Briefs Crested Butte

Suggestion to stop the bus in the middle of town
The Crested Butte Town Council heard a request to have the Mountain Express add a new bus stop at the corner of Fourth Street and Elk Avenue. Don Cook of the Mountain Bike Hall of Fame, the Mountain Heritage Museum and Donita’s Cantina made the suggestion on Tuesday, February 16.



“This would be the one stop on Elk Avenue in the heart of the business district,” he said. “The museum would be a great draw and an attraction to people. The museum could also use a hand in getting people to the museum.”
Cook said it appeared that some improvements to Elk Avenue would be done this coming summer so the timing could be easy to add a pull-in at the curb by the museum. When the museum was Tony’s Conoco there was a pull-in for people to get gas at the location.
“We did that many years ago with the Mountain Express for about two weeks,” said Councilperson Jim Schmidt. “But the Mountain Express recommended we stop it. People got off and immediately would go in front of the bus to cross the street. The bus drivers thought it was really dangerous at the time.
“If we can find a solution to that situation, I’d be all for it,” Schmidt continued. “I have no problem trying it, but it scared a lot of the drivers at the time.”
Town Manager Susan Parker said the staff would look at the cost of the street modifications and explore the idea.

Potential business boom
So far at least 18 people have picked up applications to potentially run a medical marijuana dispensary in Crested Butte. Applications became available at the beginning of February and applications must be returned by March 1. No applications have been returned yet. The town will allow five total dispensaries and if more than   five applications are received, a lottery will be held to choose the lucky businesses.

Sales tax reality
The town’s final sales tax numbers for 2009 came in 9.6 percent down from 2008. A total of $1,919,765 was collected last year. “We’re not ecstatic about 2009 but we held our own,” summarized Crested Butte Finance Director Lois Rozman. “We did better than some other resort towns and we still have healthy fund balances.”
Rozman reported that the town’s real estate transfer tax came in 14 percent down from 2008, the school expansion shored up the water/sewer tap-in fees and affordable housing payment in lieu fees and things like overtime had been cut in all departments.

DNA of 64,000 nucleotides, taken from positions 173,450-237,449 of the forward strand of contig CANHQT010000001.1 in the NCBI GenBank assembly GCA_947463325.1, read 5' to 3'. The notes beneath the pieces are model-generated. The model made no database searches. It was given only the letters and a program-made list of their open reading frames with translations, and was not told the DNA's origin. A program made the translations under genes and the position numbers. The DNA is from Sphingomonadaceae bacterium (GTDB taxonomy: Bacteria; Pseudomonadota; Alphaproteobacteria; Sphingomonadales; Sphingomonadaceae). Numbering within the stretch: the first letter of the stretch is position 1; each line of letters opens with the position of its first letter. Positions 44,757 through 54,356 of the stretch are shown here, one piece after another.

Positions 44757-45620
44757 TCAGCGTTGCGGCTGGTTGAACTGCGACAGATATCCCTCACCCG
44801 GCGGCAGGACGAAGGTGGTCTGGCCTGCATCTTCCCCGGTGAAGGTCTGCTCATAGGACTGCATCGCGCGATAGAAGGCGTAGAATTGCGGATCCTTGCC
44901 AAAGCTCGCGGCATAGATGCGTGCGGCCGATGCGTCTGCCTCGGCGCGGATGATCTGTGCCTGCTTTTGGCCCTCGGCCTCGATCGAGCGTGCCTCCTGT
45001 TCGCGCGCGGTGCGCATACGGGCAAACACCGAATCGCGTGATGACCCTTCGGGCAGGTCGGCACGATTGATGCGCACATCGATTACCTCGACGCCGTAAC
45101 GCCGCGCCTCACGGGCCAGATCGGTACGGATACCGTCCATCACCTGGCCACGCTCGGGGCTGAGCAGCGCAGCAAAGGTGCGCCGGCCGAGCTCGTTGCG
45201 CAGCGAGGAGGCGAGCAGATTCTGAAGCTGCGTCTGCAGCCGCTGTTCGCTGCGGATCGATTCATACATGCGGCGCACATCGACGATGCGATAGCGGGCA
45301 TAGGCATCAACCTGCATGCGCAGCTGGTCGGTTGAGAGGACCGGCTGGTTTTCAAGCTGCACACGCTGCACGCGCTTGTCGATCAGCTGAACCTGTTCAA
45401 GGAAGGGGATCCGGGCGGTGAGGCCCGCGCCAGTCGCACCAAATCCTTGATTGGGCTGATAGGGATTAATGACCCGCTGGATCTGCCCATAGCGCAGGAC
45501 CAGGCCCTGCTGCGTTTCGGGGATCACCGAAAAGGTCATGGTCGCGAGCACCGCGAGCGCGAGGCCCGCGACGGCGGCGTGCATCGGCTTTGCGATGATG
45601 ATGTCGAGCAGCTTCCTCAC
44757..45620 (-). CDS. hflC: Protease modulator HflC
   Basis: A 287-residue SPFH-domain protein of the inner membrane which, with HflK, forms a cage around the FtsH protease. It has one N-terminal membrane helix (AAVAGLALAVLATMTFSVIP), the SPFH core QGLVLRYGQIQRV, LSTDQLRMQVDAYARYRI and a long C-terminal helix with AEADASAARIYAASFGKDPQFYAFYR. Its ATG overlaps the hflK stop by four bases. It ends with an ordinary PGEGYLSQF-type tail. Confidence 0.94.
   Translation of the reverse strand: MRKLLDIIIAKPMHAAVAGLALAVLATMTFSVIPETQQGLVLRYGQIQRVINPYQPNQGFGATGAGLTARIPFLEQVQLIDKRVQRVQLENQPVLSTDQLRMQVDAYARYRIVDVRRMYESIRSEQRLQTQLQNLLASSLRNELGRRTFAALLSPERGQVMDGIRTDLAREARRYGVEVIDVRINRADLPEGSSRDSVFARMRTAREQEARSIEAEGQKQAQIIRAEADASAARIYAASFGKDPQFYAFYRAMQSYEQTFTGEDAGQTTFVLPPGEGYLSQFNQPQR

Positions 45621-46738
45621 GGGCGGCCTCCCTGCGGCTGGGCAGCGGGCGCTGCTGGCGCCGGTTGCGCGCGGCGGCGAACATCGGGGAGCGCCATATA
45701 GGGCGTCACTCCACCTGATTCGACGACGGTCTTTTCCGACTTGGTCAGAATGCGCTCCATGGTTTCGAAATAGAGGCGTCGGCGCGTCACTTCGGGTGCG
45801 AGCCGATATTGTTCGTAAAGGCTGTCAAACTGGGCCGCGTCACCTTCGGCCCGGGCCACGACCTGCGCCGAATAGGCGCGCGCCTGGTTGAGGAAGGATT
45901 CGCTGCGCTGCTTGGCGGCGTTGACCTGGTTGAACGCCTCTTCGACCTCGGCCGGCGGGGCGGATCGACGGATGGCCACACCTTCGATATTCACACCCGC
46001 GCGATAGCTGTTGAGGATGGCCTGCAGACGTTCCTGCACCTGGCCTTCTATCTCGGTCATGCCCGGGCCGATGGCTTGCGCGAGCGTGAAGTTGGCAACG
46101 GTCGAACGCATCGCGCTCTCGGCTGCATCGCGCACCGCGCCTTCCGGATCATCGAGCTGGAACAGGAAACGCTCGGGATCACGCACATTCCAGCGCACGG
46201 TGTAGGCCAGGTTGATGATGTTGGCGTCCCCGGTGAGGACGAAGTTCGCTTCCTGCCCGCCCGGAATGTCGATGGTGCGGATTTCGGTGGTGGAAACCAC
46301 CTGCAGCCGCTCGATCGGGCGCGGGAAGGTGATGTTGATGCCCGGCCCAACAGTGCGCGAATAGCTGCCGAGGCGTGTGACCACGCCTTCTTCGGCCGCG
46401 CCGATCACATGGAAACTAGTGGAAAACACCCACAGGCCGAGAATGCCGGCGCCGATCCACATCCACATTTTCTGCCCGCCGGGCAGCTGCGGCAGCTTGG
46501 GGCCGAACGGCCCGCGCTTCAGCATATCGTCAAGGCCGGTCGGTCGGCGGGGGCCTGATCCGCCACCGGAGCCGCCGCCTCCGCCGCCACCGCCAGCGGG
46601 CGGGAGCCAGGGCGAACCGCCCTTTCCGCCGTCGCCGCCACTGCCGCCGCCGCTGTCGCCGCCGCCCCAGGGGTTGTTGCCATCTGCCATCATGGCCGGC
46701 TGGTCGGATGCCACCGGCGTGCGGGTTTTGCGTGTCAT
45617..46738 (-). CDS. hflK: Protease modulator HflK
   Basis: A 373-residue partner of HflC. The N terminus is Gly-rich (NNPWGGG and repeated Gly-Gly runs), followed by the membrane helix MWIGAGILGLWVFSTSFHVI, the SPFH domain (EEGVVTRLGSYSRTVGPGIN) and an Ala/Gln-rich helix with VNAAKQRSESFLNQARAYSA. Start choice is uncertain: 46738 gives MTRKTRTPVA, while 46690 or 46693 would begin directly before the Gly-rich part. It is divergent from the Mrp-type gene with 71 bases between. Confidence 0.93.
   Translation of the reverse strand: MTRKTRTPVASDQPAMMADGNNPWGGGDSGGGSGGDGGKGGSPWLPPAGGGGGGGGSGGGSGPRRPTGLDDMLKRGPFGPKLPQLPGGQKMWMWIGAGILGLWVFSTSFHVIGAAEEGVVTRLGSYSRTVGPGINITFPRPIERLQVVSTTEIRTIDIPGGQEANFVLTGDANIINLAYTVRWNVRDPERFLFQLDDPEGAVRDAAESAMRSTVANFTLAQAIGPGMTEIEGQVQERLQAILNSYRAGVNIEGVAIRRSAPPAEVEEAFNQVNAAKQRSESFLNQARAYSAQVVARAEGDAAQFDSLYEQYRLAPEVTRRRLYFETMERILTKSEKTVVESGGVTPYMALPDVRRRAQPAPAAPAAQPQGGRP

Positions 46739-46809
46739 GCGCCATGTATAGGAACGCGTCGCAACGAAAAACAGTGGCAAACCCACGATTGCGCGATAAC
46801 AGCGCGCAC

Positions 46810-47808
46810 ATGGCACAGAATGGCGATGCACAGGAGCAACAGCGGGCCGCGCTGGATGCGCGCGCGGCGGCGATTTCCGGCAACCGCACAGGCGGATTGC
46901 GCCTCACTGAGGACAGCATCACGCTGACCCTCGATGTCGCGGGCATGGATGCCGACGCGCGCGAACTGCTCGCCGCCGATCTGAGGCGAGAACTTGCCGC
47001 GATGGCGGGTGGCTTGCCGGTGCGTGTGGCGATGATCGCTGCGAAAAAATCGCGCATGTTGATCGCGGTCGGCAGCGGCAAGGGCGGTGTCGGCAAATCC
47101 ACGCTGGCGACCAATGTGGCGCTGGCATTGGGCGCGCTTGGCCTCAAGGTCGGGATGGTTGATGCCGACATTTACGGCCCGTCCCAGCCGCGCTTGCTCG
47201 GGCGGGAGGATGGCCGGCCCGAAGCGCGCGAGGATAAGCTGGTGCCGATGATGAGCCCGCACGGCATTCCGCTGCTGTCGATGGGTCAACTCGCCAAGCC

It was also pointed out that Tina Curvin in the finance department is tracking down homeowners who privately rent out their homes on sites like VRBO (Vacation Rental By Owner) and other rental websites. “She’s a hound,” commented Parker. “She is checking out multiple web sites for short-term rentals and it is paying off for us.”
Homeowners who place their houses on the short-term rental market are responsible for town, county and state taxes.

Chalkboard crackdown coming
Town Building and Zoning Director Bob Gillie told the council that there has been a “chalkboard proliferation on Elk Avenue.” Several businesses, especially local restaurants, have gotten into the habit of placing a chalkboard or signboard near their business to attract customers.
“When we checked them out last week, eight of the 12 were out of compliance with the town code in some respect,” he said. “I’ll start doing some awareness with the business owners if the council is okay with it.”
The council asked for more information on the town code regulating the chalkboards. They also asked Gillie to gently let the business owners know of the rules.
“If we get a lot of feedback to the council, we can look closer at the code and perhaps put it on the agenda for discussion,” suggested mayor Leah Williams.
“If we get into this issue you will be into it,” reminded Gillie. “You won’t be half into it.”

Moving ORE toward sustainability
The council agreed to another $10,000 service agreement with the Office for Resource Efficiency for the next year. ORE Community Energy Coordinator Maya Silver has said ORE is restructuring itself to be more of a coordinator and clearinghouse for area energy issues, grants and infrastructure that are sustainable. “ORE’s functions are being slimmed down,” she said. “We are trying to cut out the doubling of programs.”
Town Manager Susan Parker again reemphasized to the council that the town was trying to wean non-profits from depending on town grants for their existence. “We’ve encouraged all the non-profits to be less reliant on the town,” she said. “ORE should view itself as trying to be more sustainable.”

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